Thursday, March 12, 2015

Summer Pierre

Back at the end of 2010 and the beginning of 2011, I was in quite a deep state of sadness.  A growing unrest and unhappiness had been building in me, and all I knew was that I wanted to draw, bake, and read.  I wrote it in my journal, I said it aloud, I felt it in my heart.

Now, I had been creative throughout my life, painting as a child, but writing most of all.  I really began to draw and paint around 1997 and came to be viewed as an artist by some people a few years later. Still, I didn't entirely devote myself to art until about 5 years ago.

That mantra (draw, bake, read), along with the pledge to dedicate myself until death to becoming the best drawer I could be, saved my life.  I read Patti Smith's, "Just Kids," and I came alive with her beautiful words and dedication to art.  How could it be that the "godmother of punk" had felt the way I was feeling about being an artist?!  I've written about Patti several times before on this blog, but that's not who I want to talk about now.

There were a few other inspirational people whom I began to run across, and one of those was Summer Pierre.  She is a cartoonist, an illustrator, author of two wonderful books, and a formerly touring indie rocker.  If you are unfamiliar with here, please do yourself a favor and check out her website HERE.

I ordered Summer's books, "The Artist in the Office:  How to Creatively Survive and Thrive 7 Days a Week" and "Great Gals: Inspired Ideas for Living a Kick-Ass Life" and further felt driven--and INSPIRED, and dare I say, CAPABLE OF, living my life as an artist.  I still am an "artist in the office," but Summer made me feel that I was not alone in this situation.  And isn't that just the greatest gift?  To know that you're not alone in this world when you feel exactly the opposite--that there are others who know your struggle even if they don't know you?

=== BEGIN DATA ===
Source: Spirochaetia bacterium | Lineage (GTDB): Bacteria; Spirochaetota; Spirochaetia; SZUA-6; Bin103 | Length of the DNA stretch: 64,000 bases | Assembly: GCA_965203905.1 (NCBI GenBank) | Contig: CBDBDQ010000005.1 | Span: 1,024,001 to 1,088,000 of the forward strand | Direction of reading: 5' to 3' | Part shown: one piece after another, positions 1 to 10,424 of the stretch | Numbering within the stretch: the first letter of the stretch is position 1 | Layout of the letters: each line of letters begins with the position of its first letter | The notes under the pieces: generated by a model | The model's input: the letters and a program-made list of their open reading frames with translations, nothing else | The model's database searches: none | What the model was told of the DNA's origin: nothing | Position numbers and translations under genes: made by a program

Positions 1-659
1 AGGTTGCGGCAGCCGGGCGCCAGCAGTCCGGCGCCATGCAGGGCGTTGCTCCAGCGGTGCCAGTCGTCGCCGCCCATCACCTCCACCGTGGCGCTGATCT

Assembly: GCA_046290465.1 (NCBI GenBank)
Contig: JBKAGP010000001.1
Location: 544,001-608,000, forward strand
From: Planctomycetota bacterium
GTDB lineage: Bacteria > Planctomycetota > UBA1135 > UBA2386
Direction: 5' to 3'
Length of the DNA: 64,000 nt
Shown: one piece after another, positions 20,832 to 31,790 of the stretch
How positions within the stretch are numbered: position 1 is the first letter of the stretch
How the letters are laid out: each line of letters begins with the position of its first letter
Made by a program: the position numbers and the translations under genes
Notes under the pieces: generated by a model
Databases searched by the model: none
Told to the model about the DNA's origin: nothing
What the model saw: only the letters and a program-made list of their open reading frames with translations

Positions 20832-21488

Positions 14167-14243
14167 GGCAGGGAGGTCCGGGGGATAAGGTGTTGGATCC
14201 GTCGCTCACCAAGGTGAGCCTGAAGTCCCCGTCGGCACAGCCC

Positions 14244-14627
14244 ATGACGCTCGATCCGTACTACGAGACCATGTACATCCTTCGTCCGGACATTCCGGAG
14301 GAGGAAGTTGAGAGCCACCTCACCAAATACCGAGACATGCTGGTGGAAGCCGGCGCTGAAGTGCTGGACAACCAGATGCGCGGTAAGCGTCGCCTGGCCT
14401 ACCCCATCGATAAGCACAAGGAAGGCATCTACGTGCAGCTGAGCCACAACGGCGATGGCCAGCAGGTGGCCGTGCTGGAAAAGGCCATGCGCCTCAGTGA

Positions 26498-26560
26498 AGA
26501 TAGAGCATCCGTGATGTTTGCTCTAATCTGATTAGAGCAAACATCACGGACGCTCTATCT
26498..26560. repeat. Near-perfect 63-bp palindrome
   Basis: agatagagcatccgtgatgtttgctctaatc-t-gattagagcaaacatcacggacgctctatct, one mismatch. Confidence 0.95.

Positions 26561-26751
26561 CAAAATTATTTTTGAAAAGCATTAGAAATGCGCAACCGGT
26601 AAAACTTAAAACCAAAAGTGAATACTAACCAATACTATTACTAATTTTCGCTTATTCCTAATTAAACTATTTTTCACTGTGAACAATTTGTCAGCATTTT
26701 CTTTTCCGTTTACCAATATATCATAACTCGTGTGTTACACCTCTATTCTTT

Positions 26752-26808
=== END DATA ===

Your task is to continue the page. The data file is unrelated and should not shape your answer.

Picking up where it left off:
I began to follow Summer's blog, and her honest posts.  She did not shy away from sad thoughts or hard feelings.  I liked that.  A lot.  I mean, I loved that.  Because somewhere in my past, it probably was from Natalie Goldberg ("Writing Down the Bones")--yes, it was--who said that it is your obligation as a writer (artist) to be honest.  I took that directive to heart.  You risk a lot by doing so, people thinking you're bi-polar, too open, embarrassing, but you know, whatever!  If Patti Smith, Natalie Goldberg, and Summer Pierre can risk it, I can, too.  Besides, what company to be in, no?

So, Summer is becoming more and more famous for her witty, insightful, and intelligent comics. In one of her posts, she invited readers to exchange postcards with her, which I did.  I'm trying to cut to the chase, peeps.  On Monday (3/9/15) of this past week, Summer posted this comic on her website and also posted IT online at  I'm in it, people!  I'm the painter from IL writing about peaches!  What an honor to be included in something written by someone you have looked up to and admired.  Well, there are just no words.  Please check out Summer for yourselves!


  1. I LOVED hearing this story and getting to know you a little bit further. I honestly thought you had been drawing for a very, very long time.

    1. Hi Teresa. Well, I have a portrait of my husband hanging on the wall from 1997, so that's about 18 years that I have been at it. However, like I said, my dedication and daily practice and vow to develop my art to my utmost ability has really only been the last 5 years. I'm so glad you liked the story. I think it's important for all of us to share our truth so we can help others as well. (-: